Tiny Thief is a puzzle game that got a lot of play a while ago, though my kids haven’t played as much lately. You are a tiny thief in a medieval town, sort of mischievous Robin Hood figure. Each level has a primary objective to steal, and you’ll have to figure out how to get it by tapping the various objects and people in the scene. There are also some bonus objectives, and your pet ferret is hiding somewhere in each level as well. What makes the game so delightful, though, is the animation. There are tons of characters and they all have wonderful reactions. It’s as much fun to see what they do when you mess up as it is when you solve the levels, and my kids played it over and over just to watch them again. It’s free to play, with in-app purchases to buy more level packs (we bought all of them) and hints (which we didn’t buy). I wish there were some more levels to play, but there haven’t been any new ones in some time.
RGB Express is another little puzzle game that I think I may have grabbed when it was free. You have cute little trucks that you need to drive around a system of streets, matching the colors of the trucks to the packages and destinations. The trick, though, is that everything happens simultaneously: you plot one truck’s route, and then as you start another truck, the first truck moves along at the same rate. You’ll need to avoid crashing, and later on there are drawbridges that must be shut at the right times. The other trick is that any given road can only be driven on once, so you have to plot your routes and plan carefully.
Does Not Commute is another puzzling game that actually reminds me a bit of RGB Express, except instead of cute little delivery trucks, you get a more realistic-looking city and cars, and a complex plot with a bizarre cast of characters. Each person has some place to be on their morning commute, so you drive them through the city streets to the destination. But you’re actually doing the steering, and you’re going to have to avoid all those other drivers that you already routed through the increasingly crowded streets. It gets fiendishly difficult, sort of a combination driving game and puzzle game, and the story is really weird. I bought this one on impulse because it was made by Mediocre, which also made one of my other favorites, Smash Hit, and I was really pleased.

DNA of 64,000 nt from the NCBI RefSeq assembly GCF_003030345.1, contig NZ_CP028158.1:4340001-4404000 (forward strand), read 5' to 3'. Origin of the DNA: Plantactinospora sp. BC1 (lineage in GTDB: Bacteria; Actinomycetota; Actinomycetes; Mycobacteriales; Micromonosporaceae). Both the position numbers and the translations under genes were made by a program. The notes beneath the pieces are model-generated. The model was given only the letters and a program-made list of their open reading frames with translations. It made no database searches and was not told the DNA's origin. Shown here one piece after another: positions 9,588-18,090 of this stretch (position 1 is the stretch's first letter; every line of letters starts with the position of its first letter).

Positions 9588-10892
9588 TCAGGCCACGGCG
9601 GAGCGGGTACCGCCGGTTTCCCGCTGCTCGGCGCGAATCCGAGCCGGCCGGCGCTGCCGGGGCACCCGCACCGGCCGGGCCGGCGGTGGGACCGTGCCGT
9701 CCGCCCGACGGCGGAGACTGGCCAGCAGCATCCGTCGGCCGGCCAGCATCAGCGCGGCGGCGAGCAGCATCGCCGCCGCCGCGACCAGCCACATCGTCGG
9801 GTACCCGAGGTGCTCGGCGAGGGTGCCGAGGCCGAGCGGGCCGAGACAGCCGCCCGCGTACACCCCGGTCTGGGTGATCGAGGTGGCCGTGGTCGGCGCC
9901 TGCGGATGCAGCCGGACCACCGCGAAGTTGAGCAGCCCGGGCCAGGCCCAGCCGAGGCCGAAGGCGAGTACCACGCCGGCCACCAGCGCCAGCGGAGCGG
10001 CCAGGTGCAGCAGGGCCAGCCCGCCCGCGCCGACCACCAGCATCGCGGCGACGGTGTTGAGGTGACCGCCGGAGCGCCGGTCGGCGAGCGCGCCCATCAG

Speaking of which, I should mention Smash Hit, too. If you ever feel like smashing things, this is the most cathartic game out there. Basically you fly straight through these gorgeous geometric levels, throwing metal balls at glass obstacles. Break crystals to get more balls to throw, and if you don’t miss any crystals, you’ll eventually get to throw up to 5 balls at a time. There are various play modes, including some new two-player co-op and competitive modes, but really it’s mostly about the look and sound of breaking glass.
Monument Valley is one that I’d heard of a while back and had on my wishlist, and I grabbed it when it was free a few weeks ago. It’s a beautiful puzzle game that plays around with perspective a la M.C. Escher. As Princess Ida, you walk around on impossible structures (sometimes sideways or upside-down) to reach the doorways to the next level. Various switches and levers can control parts of the buildings. It’s a gorgeous game and I love the perspective tricks, even though the game itself isn’t very long.